A Bluegrass Farmer Takes on the Bluebloods, as Two Wicket Men Tangle with Mallets Aforethought
updated 09/26/1983 AT 01:00 AM EDT
•originally published 09/26/1983 AT 01:00 AM EDT
That's right, caller 26, we're talking croquet. Not your backyard, hacking-through-the-pachysandra variety, but the major-league stuff, the aggressively proper game whose seventh annual U.S. National Championship will be played this week in New York's Central Park. At that event croquet's Old Guard could be in for the rudest shock of its life: This year's expected hot matchup pits Palm Beach's own Archibald Peck, a socialite who for the fourth time is national singles champ, against—Jeeves, one feels faint!—an upstart tobacco farmer and good ole boy named Archie Burchfield out of (gasp!) Stamping Ground, Ky.
Before the enormity of the outrage can be comprehended, a bit of history is called for. Called "the Sport of Stings"—psychological scams are part of the game—big-time croquet is played atop an 84' x 105' field of grass groomed within 1/32 inch of its life. It started in England, and the big boys play with one stake and six dauntingly narrow, cast-iron wickets, not nine hoops that look like leftover wire hangers. Crafted from precious lignum vitae wood, the brass-bound mallets have handles hewed from malacca cane—and the balls are cork centered. Imported from England, such a croquet set runs around $1,000.
This kind of croquet is a sport the very rich play at their Palm Beach or Southampton country clubs—folks just like Archie Peck, 47. A dapper, tanned Kirk Douglas look-alike who's "in real estate"—his dad founded the company—Peck is not a wage slave. Married, with four children, he disdains regular business hours, preferring to check in with the office from a phone in his charcoal-gray Mercedes, which may often be found nestled by the croquet court at the Palm Beach Polo and Country Club. A 15-year veteran of the championship croquet circuit, he also participates in other sports. "I wish more people would summon up Archie's image when they think of croquet," sighs Jack Osborn, president and founder of the U.S. Croquet Association. "Archie's a great athlete who plays a mean game of tennis and golf and was probably the best amateur jai-alai player in the country before he took up croquet. He is a competitive surfer, a fine billiards player and the consummate sportsman."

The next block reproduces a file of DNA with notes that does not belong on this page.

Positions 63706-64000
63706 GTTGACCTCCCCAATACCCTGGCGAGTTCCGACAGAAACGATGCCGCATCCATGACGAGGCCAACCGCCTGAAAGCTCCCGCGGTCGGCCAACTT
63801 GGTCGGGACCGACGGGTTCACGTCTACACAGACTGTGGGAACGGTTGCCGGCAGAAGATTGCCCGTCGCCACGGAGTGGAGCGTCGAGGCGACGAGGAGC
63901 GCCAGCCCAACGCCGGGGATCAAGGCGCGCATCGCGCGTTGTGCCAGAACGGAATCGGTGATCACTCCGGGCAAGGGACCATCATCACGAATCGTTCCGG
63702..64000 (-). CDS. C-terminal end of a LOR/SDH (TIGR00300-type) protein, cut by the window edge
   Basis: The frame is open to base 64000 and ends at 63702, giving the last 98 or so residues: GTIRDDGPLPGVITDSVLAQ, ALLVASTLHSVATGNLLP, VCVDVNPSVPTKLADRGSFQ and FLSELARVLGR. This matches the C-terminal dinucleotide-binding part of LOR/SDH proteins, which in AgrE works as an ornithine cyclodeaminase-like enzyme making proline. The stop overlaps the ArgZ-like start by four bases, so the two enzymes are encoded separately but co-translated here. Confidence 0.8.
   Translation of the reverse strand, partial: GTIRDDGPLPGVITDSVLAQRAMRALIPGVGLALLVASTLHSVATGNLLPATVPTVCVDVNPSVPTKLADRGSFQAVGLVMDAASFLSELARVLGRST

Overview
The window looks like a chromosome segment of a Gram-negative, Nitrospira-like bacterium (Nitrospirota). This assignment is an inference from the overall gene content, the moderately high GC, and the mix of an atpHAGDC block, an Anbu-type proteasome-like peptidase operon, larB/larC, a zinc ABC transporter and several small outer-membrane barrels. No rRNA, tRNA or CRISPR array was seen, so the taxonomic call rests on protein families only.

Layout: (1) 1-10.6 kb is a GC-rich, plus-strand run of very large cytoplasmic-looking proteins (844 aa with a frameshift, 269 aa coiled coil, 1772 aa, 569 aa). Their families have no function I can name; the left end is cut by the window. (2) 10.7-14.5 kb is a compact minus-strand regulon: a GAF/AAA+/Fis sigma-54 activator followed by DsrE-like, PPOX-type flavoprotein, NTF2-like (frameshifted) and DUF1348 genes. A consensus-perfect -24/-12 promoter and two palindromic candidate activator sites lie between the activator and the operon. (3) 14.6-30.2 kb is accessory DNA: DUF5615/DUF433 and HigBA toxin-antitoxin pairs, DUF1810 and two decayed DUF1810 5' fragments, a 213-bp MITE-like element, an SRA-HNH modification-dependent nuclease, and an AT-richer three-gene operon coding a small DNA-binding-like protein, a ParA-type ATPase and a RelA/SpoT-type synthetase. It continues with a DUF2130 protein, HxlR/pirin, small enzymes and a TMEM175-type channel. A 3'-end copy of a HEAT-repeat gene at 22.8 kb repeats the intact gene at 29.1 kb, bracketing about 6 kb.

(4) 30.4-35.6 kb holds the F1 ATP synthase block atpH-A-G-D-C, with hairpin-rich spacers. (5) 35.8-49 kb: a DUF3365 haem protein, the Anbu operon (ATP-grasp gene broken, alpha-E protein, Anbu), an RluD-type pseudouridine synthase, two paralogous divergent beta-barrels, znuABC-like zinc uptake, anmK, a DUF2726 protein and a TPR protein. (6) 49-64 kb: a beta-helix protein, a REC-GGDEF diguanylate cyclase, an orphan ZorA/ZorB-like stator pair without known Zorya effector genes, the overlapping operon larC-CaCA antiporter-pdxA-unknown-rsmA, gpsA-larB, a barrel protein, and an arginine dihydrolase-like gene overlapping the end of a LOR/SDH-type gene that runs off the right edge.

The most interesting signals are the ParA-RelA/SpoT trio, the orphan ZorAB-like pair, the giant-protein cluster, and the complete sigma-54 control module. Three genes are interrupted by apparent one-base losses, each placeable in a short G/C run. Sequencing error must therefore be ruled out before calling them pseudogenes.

Croquet, though, does funny things to sportsmanship; the game has been compared to war, and Peck, also a consummate gamesman, describes it as "a medley of chess, billiards and backgammon played on grass. You take into account your opponent's ability and personality, and then you maneuver him into mistakes." He adds, with a shark's grin, "I love it."
Meet now Archie Burchfield. His sportswear is denim, not linen; his automotive tastes run not to Mercedes but to International Harvester, and his two clay courts in Stamping Ground (pop.: 600) are not at the club but in his back 40. "Folks in other parts of the country like to say we're hillbillies. We ain't exactly hillbillies," he chuckles. "The hillbillies live to the east of us." But don't be fooled: This Archie has the basic croquet mentality. "In Kentucky, we play for blood," his wife, Betty, says, "and you make a mistake only once." Burchfield and his son Mark won in doubles against Peck and Osborn in 1982, after only eight months of practice in regulation play. Burchfield didn't make the singles finals; later last year, in their only one-on-one meeting, chic Archie beat farmer Archie in double overtime.
Burchfield plays in a tradition that began during the Depression, when "everybody was out of work, and there wasn't nothing to do." After two decades of coping with ad hoc rules, Archie called Osborn and challenged the Eastern elite. Told he needed more experience, he practiced for five more years, and in March 1982 was ready. "The time was right for me," he explains. "I had sowed my fields, and there wasn't much to do except watch the tobacco grow." Hitching a ride in a friend's lettuce truck, Archie and Mark helped unload the produce at 3 a.m., parked across from the Palm Beach Polo and Country Club and snoozed until game time. Then he went to the front gate, dressed in "clean britches and a new $15 Levi's shirt. I thought I was dressed pretty good." But posh croquet is played in whites. "I guess they thought Mark and I were janitors," he says. Refused admittance, he found another entrance where he talked his way in, walloped the club pro and has been striking fear into the croquet establishment ever since.
But can Stamping Ground really take Palm Beach when the chips are down? "Mister Peck may be the finest player in America," Archie B. drawls, "but we Kentuckians aren't easily beat."